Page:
From Dr. Michael Aldrich October 23, 2015    The best initiative ever was CMI 1972 —the California Marijuana Initiative. It told the government what it could not do (send people to jail for marijuana possession, cultivation or transportation) rather than trying to make a detailed plan for legalization.

Michael Aldrich waiting to testify at a meeting of the SF Supervisors 2007

Michael Aldrich waiting to testify at a meeting of the SF Supervisors 2007

Retail sales were not included in 1972, which was a mistake. But at least it was not written for cops who somehow think they’re qualified to say anything about marijuana, and who think they don’t have to enforce Prop 215 or any other rules they didn’t write. Including the police in the discussions serves no purpose except to give them a stage they do not deserve. They will never ever come around and should not be allowed to intentionally damage everything they can.

A good contemporary initiative would include a provision to free the thousands and thousands of prisoners unjustly incarcerated for no reason.

It would not allow employees to be fired for using medical marijuana.

It would be written for 18 year olds, not 21 year olds (saving thousands and thousands of college students from being the main thrust of law enforcement).

It would legalize marijuana in all shapes and forms, all products regardless of whether the police like it or not.

All of these ideas have been lost because of timidity —as if some voters might disapprove. That is the wrong way to write an initiative.

I approve very much of Gavin Newsom, his committee, and its ideas. The time has finally come when a politician can campaign seriously for governor by encouraging the legalization of marijuana. But you asked for an ideal proposition and those are my ideas. The only reason we left retail sales out of the 1972 initiative was we didn’t think people would approve full legalization. So Joel Fort talked us into doing a mere decriminalization initiative. I honestly believe we would have gotten the same vote— one-third of the electorate— had we included it. And “legalizing” marijuana short of providing for thousands of prisoners and students, and again kowtowing to the wishes of police is not ideal and very possibly makes it worse.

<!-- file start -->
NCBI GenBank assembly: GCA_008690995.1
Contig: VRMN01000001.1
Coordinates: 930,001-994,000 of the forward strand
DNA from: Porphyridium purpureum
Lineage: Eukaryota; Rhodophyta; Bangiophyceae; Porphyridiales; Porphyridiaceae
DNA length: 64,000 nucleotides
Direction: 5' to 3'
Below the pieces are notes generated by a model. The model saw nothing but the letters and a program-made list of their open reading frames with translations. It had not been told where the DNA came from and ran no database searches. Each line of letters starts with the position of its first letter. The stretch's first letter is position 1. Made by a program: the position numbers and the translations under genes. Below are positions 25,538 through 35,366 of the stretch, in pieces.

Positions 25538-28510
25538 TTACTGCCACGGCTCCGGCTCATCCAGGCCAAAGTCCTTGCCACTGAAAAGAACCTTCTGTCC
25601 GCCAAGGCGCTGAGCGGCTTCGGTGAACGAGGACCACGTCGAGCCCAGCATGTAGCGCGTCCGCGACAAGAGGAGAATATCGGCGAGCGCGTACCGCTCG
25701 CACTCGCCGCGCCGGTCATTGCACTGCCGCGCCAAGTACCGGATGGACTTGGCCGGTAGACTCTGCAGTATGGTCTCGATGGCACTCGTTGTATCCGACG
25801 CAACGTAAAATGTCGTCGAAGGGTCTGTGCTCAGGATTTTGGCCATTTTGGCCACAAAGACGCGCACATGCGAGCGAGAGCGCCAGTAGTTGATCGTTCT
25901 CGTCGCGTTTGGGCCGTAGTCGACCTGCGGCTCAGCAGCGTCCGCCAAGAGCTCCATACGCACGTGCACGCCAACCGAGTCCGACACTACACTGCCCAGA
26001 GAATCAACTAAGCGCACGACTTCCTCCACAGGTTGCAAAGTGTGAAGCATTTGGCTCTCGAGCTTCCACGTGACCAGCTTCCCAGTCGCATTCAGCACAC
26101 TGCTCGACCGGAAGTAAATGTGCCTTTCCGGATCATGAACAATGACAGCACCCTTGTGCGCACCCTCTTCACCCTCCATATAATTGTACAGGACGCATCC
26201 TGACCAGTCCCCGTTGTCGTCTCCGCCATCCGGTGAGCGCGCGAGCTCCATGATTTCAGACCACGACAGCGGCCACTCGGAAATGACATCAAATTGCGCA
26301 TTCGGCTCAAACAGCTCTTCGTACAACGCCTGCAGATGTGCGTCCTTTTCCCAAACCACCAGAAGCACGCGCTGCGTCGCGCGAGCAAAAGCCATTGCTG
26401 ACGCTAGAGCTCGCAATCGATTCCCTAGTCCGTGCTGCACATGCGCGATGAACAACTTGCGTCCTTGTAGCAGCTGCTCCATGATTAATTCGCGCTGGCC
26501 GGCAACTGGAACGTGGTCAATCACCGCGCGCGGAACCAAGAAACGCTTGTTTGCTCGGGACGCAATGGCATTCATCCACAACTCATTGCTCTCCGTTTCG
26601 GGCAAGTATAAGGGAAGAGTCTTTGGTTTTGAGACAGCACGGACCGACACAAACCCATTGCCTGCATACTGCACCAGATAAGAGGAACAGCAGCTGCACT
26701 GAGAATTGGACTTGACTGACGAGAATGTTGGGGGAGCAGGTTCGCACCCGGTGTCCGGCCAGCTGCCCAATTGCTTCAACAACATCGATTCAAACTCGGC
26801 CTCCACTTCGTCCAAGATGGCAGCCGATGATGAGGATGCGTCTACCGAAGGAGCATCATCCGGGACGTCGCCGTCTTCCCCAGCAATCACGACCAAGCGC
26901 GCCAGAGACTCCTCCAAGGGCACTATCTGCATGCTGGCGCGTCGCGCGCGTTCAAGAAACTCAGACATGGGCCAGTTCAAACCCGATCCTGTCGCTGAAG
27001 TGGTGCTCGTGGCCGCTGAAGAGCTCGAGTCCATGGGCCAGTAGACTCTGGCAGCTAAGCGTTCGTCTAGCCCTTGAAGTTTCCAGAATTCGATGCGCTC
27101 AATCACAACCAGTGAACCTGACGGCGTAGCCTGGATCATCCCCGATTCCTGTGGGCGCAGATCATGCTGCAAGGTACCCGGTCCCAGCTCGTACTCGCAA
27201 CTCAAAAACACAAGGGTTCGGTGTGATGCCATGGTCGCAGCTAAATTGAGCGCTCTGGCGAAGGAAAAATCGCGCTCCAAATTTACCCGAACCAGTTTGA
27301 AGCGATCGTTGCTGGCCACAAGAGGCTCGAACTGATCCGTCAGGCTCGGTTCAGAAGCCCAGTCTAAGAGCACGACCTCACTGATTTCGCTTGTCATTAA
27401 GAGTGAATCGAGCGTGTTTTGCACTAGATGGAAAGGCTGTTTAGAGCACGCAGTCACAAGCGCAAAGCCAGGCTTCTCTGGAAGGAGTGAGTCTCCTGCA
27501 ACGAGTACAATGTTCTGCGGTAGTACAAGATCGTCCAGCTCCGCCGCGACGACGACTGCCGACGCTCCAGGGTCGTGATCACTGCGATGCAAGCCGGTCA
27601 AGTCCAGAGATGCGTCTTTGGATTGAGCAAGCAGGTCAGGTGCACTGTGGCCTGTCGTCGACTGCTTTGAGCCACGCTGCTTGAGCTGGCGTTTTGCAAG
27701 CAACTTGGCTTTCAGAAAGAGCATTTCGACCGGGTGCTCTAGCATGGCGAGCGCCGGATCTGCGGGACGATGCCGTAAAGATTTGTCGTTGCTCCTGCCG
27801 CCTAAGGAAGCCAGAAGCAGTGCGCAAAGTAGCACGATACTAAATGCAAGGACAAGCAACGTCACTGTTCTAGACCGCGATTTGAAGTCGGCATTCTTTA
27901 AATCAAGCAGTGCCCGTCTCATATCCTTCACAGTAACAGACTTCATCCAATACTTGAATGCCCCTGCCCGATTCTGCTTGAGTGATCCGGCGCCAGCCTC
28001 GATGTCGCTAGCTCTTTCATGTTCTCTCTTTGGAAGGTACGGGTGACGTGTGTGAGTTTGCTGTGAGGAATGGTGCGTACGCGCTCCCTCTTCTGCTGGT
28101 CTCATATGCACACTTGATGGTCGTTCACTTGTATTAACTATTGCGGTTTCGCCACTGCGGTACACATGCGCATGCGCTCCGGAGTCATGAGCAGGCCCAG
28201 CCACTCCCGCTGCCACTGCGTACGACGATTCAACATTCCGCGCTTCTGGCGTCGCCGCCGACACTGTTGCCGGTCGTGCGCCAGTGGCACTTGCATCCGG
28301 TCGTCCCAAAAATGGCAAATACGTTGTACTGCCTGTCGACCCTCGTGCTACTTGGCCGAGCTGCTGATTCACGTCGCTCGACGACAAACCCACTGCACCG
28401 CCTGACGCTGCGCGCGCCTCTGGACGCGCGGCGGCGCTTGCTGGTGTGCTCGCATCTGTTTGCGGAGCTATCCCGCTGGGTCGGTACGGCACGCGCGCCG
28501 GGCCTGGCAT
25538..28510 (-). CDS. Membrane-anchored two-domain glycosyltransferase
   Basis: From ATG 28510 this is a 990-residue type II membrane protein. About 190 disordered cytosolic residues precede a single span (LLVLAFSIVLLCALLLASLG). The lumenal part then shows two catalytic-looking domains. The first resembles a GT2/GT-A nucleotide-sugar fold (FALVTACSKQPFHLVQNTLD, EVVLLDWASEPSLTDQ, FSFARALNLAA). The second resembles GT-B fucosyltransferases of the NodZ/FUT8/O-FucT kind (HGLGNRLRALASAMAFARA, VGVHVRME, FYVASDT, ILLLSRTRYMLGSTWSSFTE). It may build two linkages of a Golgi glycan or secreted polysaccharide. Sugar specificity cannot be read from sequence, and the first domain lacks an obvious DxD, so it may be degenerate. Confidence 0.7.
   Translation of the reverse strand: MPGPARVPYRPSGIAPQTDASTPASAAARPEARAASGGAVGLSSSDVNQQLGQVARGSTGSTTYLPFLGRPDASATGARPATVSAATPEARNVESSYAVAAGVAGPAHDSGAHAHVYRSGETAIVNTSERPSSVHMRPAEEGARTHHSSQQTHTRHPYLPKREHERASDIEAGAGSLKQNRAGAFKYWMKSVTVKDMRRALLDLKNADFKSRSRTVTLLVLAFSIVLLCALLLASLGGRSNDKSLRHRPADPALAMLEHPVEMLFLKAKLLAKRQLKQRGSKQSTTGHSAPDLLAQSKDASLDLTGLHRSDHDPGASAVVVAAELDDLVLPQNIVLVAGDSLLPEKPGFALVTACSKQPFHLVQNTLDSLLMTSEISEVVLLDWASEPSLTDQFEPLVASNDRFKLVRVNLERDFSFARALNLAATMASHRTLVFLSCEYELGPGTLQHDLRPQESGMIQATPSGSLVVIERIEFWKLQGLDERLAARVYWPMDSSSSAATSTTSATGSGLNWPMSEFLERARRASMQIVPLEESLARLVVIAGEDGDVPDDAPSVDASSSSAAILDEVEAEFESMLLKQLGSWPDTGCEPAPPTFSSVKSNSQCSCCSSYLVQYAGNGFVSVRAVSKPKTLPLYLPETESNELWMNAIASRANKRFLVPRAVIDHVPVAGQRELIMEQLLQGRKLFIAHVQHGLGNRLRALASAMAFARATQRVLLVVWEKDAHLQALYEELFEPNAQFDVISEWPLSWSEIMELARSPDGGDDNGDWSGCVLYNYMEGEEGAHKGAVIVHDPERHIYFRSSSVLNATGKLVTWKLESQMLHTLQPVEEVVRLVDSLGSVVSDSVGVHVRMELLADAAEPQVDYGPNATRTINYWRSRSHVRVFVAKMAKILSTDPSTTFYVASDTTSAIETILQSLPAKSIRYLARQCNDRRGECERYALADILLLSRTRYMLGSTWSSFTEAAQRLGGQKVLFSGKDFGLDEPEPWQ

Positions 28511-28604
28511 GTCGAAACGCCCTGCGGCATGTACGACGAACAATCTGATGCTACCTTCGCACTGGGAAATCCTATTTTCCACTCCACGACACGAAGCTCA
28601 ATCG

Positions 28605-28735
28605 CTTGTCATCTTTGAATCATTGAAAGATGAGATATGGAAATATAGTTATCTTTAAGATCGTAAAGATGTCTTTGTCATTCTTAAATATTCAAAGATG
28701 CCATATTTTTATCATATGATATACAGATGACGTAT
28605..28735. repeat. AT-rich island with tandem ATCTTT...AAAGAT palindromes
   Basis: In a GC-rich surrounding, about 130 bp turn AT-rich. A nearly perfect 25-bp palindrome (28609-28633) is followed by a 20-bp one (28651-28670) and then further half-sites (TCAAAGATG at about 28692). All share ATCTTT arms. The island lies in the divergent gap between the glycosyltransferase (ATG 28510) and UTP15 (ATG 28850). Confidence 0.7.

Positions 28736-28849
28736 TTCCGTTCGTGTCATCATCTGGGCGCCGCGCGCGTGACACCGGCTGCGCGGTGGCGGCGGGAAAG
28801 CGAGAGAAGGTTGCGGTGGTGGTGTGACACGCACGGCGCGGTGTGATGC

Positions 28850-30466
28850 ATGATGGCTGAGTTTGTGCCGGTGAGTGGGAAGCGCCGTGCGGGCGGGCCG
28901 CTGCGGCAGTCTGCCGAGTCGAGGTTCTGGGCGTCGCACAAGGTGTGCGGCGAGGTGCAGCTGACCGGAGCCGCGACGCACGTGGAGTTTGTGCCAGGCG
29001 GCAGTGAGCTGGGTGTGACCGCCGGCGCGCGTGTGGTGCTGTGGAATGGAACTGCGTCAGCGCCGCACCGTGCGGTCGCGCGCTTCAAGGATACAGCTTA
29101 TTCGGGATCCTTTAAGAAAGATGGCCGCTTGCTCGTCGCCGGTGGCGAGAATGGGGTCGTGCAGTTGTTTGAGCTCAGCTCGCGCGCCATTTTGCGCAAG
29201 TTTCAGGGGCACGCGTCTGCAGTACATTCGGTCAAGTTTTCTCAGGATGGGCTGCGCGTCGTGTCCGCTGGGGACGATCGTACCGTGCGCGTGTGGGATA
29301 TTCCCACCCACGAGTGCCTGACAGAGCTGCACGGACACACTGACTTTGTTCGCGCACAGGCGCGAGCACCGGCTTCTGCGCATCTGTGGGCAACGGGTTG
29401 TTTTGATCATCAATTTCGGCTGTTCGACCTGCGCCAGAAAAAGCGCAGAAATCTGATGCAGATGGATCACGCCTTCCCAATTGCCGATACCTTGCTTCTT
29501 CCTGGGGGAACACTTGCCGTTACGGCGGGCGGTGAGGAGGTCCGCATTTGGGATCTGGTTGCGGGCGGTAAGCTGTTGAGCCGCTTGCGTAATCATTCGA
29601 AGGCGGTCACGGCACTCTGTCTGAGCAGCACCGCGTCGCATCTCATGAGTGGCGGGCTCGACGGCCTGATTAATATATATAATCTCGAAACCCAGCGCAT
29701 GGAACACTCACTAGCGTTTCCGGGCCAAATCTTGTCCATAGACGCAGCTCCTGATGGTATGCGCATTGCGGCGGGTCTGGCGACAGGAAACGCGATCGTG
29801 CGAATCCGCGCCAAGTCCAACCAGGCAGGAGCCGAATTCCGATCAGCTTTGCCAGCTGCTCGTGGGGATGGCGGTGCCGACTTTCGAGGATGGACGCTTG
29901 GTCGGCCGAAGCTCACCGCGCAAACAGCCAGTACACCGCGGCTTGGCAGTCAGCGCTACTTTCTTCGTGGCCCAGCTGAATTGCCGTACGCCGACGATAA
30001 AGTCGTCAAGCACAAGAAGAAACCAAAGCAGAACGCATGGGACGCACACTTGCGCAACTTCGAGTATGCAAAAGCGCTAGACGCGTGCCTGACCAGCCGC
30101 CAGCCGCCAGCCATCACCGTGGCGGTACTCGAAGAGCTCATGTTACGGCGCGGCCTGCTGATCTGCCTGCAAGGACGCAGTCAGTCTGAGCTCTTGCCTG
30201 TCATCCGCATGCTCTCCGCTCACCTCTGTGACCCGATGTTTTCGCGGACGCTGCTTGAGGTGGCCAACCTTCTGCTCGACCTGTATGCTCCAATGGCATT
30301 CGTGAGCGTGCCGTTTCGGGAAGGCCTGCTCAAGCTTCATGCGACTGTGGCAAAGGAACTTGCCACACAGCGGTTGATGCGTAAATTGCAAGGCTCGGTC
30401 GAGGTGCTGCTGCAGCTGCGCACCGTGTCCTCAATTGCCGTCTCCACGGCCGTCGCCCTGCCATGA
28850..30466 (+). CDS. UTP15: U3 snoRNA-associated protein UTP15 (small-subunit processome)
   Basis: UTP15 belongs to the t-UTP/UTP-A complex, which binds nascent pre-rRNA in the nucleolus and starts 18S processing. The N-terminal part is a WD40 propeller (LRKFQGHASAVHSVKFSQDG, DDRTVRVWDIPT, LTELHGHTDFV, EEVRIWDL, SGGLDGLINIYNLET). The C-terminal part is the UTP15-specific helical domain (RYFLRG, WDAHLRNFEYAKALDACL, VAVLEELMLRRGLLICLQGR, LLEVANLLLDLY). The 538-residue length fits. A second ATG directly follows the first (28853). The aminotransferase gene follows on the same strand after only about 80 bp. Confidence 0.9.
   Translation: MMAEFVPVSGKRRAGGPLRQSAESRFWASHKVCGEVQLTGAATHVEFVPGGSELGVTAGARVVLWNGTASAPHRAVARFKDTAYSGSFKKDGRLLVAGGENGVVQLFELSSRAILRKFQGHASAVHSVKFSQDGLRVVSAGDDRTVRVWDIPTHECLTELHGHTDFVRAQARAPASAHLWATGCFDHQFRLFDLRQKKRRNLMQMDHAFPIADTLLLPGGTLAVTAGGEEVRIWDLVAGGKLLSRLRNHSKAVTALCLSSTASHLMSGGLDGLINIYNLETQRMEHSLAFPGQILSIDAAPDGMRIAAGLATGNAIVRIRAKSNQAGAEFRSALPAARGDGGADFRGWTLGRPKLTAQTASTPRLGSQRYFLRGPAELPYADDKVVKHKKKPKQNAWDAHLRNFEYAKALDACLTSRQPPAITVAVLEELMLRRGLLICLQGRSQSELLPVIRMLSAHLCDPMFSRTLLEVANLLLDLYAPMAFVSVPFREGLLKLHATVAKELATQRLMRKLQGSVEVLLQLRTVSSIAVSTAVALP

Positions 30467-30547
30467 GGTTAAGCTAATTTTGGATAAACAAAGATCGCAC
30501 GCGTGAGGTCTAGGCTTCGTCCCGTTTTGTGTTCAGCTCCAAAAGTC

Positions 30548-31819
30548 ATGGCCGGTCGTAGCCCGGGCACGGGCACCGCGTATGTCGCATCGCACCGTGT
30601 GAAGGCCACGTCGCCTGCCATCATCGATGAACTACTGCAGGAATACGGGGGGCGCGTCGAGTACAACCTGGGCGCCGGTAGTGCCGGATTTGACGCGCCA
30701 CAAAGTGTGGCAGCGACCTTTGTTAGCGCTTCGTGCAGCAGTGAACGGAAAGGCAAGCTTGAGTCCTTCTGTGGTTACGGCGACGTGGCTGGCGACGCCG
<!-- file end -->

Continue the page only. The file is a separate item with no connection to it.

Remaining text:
Thank you, U.S. District Judge Charles Breyer, for requiring that the cases against Lynette Shaw and others must be dropped. The police opposed that too, of course. Like the Republicans, the police think that Obama’s tiny smidge of reform should be ignored. Like the Republicans they want to INCREASE penalties against marijuana. The time has come for California to regain the initiative process (suborned by big companies buying signatures and ballots) and write the most progressive, liberal, free everyone initiative of any state. I think the voters will approve.

Editor’s Note: We had asked Aldrich, who has been advocating legalization since the end of the 1960s:

What is the closest thing out there to a Real Legalization initiative?  Has anyone ever written one in the spirit of a “pipe dream,” i.e., not with an idea towards what the funders and the cops might go for, but what would best serve the interests of the pot-loving masses?

Please send the best draft extant, or dash off what you consider the key points of such a measure.

Prop 19 -73